If you mouse over an asset’s name, an edit icon will appear. This displays the asset’s source code, and, for models, lets you set other execution options (such as the model environment).

The TensorFlow LSTM model requires a model environment that contains TensorFlow. Fortunately, in the TensorFlow tutorial, we have already created a custom FastScore engine image with tag localrepo/engine:tensorflow. Set the model to use this environment, and click the save icon to save changes.

With our assets configured and Designer connected to Composer and the rest of the FastScore fleet, we’re ready to start making our analytic workflow. To build a workflow, just drag and drop assets onto the canvas. Click the “+” button on a workflow node to increase the number of possible connections for that node, and drag a line between two nodes to connect them. Our workflow should look something like this:

Note that we have attached REST streams to the inputs of the preprocessor model and the output of the postprocessor model—this exposes our Workflow as an on-demand RESTful service.

Once the workflow is designed, click on the wrench icon to either save the workflow, or deploy it. Workflows are saved as human-readable YAML documents that describe the connections between each component. For example, the YAML corresponding to the workflow just created is:

---
Assets:
Models:
- Name: tf_sp500_lstm
Environment: localrepo/engine:tensorflow
- Name: preprocessor
- Name: postprocessor
Streams:
- Name: rest

Workflow:
preprocessor:
Inputs:
0: rest
2: rest
Outputs:
1: tf_sp500_lstm
3: postprocessor

tf_sp500_lstm:
Inputs:
0: preprocessor
Outputs:
1: postprocessor

postprocessor:
Inputs:
0: tf_sp500_lstm
2: preprocessor
Outputs:
1: rest



Once a workflow YAML has been created, it can be saved and loaded later into Designer, or deployed directly to Composer via Composer’s REST API.

For now, let’s click the “build” button, give our workflow a name, and deploy it.

## Deploy and execute the Workflow

Upon clicking “build” in Designer, the workflow will be passed to Composer, FastScore engines will be spawned to handle any models in the workflow, and Composer will deploy models to the spawned engines and create internal stream connections to handle inter-engine data streams. (By default, Kafka streams are created, but other formats are also supported.)

Deployment may take a minute or two as new engine containers are created and configured. Once the models are deployed, there are a number of different ways of delivering data to the workflow.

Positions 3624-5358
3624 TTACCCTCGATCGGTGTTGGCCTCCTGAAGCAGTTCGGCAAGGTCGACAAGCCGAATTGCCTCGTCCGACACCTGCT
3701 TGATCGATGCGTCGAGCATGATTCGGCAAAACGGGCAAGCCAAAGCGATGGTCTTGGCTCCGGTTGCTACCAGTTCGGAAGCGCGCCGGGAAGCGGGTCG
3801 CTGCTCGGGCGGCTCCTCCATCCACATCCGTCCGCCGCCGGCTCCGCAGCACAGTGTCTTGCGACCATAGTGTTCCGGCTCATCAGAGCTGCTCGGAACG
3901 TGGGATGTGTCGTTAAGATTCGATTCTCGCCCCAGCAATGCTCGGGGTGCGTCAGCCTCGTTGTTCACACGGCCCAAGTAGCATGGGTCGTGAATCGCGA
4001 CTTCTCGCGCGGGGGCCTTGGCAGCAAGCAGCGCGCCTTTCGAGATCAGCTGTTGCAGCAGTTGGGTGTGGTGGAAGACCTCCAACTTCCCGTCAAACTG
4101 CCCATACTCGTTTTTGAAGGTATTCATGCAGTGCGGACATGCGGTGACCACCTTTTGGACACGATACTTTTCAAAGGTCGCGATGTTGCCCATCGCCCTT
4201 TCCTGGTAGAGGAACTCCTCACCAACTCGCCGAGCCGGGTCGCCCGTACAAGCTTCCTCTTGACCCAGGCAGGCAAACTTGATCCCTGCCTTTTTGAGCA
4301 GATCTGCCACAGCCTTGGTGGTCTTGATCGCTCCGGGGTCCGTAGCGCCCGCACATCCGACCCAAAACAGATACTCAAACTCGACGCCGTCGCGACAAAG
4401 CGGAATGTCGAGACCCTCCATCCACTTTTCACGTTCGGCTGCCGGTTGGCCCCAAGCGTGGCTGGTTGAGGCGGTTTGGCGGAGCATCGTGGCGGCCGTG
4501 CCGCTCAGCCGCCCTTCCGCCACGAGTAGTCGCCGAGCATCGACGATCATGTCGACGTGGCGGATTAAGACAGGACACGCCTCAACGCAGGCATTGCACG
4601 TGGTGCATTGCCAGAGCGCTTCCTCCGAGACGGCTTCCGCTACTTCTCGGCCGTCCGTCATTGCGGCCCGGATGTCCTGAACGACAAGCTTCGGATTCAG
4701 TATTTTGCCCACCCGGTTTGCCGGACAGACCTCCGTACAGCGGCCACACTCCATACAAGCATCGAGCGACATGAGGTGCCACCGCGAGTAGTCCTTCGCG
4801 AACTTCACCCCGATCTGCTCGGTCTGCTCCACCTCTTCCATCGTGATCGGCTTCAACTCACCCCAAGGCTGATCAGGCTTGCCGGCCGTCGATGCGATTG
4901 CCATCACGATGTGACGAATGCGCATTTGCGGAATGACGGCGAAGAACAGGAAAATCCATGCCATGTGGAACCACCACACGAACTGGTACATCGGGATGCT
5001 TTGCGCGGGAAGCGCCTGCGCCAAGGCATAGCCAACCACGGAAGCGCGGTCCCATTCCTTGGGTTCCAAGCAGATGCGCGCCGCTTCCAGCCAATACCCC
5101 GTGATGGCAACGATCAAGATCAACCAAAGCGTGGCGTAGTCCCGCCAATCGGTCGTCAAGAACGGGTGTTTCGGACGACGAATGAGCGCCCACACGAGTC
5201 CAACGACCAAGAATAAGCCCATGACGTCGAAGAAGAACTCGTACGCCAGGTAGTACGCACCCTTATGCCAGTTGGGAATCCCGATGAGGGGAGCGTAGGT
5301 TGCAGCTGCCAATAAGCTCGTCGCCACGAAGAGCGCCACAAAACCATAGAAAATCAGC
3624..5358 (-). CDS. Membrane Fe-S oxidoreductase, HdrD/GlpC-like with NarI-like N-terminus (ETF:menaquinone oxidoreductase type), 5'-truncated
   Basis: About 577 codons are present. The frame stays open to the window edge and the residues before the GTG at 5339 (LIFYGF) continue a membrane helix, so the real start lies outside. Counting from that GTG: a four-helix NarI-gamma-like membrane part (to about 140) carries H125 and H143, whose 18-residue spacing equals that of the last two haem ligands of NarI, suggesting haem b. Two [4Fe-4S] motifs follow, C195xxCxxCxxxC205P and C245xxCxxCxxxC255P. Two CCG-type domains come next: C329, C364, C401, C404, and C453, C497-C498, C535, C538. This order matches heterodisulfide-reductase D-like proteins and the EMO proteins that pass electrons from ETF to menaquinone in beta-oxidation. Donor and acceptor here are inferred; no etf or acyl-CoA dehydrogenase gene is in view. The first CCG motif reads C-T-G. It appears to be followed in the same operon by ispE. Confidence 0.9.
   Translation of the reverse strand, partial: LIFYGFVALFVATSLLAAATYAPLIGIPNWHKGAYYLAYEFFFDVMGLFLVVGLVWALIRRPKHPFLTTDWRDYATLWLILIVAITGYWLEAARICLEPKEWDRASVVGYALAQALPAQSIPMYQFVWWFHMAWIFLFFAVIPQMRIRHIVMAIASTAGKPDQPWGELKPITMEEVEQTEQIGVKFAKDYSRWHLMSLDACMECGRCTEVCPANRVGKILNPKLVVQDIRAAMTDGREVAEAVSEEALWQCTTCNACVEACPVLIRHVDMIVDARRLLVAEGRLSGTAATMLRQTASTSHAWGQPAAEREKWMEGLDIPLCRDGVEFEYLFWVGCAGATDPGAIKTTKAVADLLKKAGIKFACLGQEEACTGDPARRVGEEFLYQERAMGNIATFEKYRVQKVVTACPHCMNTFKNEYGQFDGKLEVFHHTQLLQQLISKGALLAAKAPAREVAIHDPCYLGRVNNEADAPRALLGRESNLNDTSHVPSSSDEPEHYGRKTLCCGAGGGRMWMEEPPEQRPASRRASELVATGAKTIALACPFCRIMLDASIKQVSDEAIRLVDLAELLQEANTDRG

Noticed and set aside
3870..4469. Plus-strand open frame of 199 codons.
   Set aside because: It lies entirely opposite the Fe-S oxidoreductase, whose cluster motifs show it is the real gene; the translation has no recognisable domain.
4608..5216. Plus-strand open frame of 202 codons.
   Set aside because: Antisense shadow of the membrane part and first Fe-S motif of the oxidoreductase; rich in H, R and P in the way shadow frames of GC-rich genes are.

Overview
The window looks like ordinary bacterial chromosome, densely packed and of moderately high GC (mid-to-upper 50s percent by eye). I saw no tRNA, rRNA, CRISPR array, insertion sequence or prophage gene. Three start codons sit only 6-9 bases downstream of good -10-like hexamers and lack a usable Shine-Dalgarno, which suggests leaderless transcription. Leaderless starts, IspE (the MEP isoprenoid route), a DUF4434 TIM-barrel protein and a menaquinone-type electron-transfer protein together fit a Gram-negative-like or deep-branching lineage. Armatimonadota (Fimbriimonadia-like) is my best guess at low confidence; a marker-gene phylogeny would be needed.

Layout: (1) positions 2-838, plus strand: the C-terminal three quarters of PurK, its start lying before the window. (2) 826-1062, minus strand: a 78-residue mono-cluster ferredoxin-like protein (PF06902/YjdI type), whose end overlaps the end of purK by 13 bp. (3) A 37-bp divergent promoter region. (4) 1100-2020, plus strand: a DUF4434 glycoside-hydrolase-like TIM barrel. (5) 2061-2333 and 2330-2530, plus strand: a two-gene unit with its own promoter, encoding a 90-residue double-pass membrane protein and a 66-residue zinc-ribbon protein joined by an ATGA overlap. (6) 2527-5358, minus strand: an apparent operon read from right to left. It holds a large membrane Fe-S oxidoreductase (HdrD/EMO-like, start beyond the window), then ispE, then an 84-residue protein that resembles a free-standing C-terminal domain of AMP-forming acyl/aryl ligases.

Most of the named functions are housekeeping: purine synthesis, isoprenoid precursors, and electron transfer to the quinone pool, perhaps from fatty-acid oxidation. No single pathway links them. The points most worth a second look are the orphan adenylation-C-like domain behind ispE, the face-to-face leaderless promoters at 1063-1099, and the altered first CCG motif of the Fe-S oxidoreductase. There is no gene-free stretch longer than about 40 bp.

One of the easiest is using the FastScore CLI:

To target the CLI at a specific engine, use the fastscore use command. For example:

fastscore use engine-2


Then, to determine the model active on this engine, enter the command

fastscore model inspect


This information can also be obtained from the Dashboard. For the purposes of this demo, let’s assume that the preprocessor model is deployed on engine-3, and the postprocessor model is depoyed on engine-1. Let’s first watch the outputs from engine-1: in a terminal window, enter the commands

fastscore use engine-1
fastscore model output -c


This will print any REST output produced by the postprocessor model directly to the command line.

Next, in another terminal window, enter the command

fastscore use engine-3


to switch the context back to engine-3. We’ll use the fastscore model input command to supply data to the preprocessor model. Use the fastscore model input 0 command to enter data in input slot 0 (recall that this is the S&P 500 closing prices). Let’s enter in the first 35 days of closing prices:

head -35 close_prices.jsons | fastscore model input 0


And then, the first 35 days of CPI data:

head -35 cpi.jsons | fastcore model input 2


Note that we’re piping the inputs to slot 2 of the model, since this is the CPI data.

With luck, you’ll see the model’s predictions for days 31 through 35 printed to the first terminal window:

\$ fastscore model output -c
1554.22092567
1552.505235
1553.07839698
1549.9272212
1557.06023473


For comparison, the observed S&P 500 closing prices for days 31 through 35 are 1549.52, 1549.37, 1546.17, 1553.08, and 1534.10, so our model’s predictions were accurate to within 2% of the actual closing prices. Not bad!